Undercover reporters on the hunt for health and safety infractions in British restaurants found that some of the UK’s biggest pub chains were serving drinks with ice cubes allegedly contaminated with fecal matter.
Investigative journalists at BBC’s “Watchdog” collected samples from a number of major pub and restaurant chains, according to multiple British media reports, including the Sun and the Mirror, and found coliform bacteria that are present in human digestive tracts and waste.
The journalists reportedly took samples from JD Wetherspoon, Slug and Lettuce, Harvester, Hungry Horse, and Marston’s Two For One, and submitted them for contaminant analysis.
Tony Lewis, head of policy and education at the Chartered Institute of Environmental Health, analyzed the findings for the BBC investigations program.
He is said to have linked the results to substandard levels of cleanliness.
“On the basis of the chains that we’ve looked at, industry needs to do better, making sure that their cleanliness is being well managed,” he told the Mirror.
“If ice is loaded up with the wrong type of bacteria then it can make us ill,” he said, “So that’s why this is a concern.”
The pub chains have responded in a variety of ways.
Slug and Lettuce reportedly said it has “immediately investigated” the claims, Hungry Horse told them it has undertaken sanitization measures, and staff at Two for One were understood to be undergoing retraining.
The Sun also said that managers at Wetherspoon had “taken on board the finding of the report.”
Harvester is the only chain to have taken issue with the scientific method used by “Watchdog.”
A spokesperson for Harvester told LADbible: “The cleanliness and hygiene of our restaurants is of critical importance, as is the welfare of our guests and staff.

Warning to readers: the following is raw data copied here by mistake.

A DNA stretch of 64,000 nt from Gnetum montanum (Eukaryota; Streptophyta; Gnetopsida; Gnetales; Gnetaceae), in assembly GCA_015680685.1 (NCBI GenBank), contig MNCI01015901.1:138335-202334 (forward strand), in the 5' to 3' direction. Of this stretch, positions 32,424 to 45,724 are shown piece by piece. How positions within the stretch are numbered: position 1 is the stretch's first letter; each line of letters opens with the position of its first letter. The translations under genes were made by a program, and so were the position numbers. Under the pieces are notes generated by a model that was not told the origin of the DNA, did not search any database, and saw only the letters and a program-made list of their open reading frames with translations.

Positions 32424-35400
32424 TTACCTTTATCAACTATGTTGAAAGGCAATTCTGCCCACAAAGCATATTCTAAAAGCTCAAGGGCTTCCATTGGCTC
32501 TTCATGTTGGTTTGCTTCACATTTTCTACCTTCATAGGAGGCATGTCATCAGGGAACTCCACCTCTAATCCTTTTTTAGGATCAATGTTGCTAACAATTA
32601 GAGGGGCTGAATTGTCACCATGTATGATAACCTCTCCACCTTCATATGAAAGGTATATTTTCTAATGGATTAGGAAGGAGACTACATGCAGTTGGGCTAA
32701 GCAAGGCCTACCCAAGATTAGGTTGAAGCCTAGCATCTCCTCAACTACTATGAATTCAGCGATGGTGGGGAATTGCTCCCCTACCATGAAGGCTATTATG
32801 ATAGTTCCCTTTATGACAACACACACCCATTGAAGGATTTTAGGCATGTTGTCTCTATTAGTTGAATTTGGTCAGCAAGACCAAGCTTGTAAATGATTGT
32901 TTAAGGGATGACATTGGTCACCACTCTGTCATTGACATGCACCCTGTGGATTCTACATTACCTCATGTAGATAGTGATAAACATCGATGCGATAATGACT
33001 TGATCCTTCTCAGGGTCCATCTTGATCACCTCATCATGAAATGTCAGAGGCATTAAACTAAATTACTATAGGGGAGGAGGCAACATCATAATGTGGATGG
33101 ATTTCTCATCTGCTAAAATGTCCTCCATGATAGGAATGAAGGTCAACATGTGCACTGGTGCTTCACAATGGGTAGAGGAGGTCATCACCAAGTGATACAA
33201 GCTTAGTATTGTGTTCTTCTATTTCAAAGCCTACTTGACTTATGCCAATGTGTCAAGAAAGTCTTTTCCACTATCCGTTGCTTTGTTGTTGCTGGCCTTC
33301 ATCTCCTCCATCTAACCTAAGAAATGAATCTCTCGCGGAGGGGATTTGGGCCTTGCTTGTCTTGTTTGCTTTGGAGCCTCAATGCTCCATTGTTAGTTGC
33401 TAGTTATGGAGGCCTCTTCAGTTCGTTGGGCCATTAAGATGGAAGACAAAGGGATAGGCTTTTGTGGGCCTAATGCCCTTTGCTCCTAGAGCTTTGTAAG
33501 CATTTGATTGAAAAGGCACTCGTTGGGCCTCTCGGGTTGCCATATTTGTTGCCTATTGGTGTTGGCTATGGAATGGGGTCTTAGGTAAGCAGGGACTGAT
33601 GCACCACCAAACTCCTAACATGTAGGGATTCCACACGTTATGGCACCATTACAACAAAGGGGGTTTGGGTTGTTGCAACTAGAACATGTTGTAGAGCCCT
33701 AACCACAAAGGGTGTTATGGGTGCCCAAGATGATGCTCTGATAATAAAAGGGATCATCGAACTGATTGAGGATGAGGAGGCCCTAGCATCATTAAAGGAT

“The restaurants surveyed are all of a high standard as assessed by external inspectors and we want to reassure our guests they should have no concerns about any health risks related to the matters referred to in this program.”
Contaminated Coffee Houses
This isn’t the first time food retailers have been subjected to close scrutiny by BBC’s “Watchdog.”
Last year reporters allegedly discovered traces of feces in some drinks being served at Starbucks, Costa, and Caffe Nero, after samples from iced drinks were found to be contaminated with coliform bacteria.
In that case, too, the Chartered Institute of Environmental Health responded to the findings, with Tony Lewis saying, “The level of contamination of fecal bacteria concerns me a great deal.”
“The bacteria found are opportunistic pathogens–the source of human disease. These should not be present at any level–never mind the significant numbers found.”
Costa said in a statement cited by the Mirror, “We were disappointed with the findings, especially as these stores are all rated ‘very good’ with the top hygiene rating of five.”
Since the findings, Costa has reportedly deep cleansed all its coffee shops and changed the way ice is handled, according to the report.
Caffe Nero responded to the findings, saying, “We are concerned to read the findings in your recent report and a thorough investigation is now underway and the appropriate action will be taken.”
“We take the cleanliness and safety of our stores very seriously,” the company added.
The Mirror reported that Starbucks had updated hygiene training for all staff and would increase inspections in all its stores.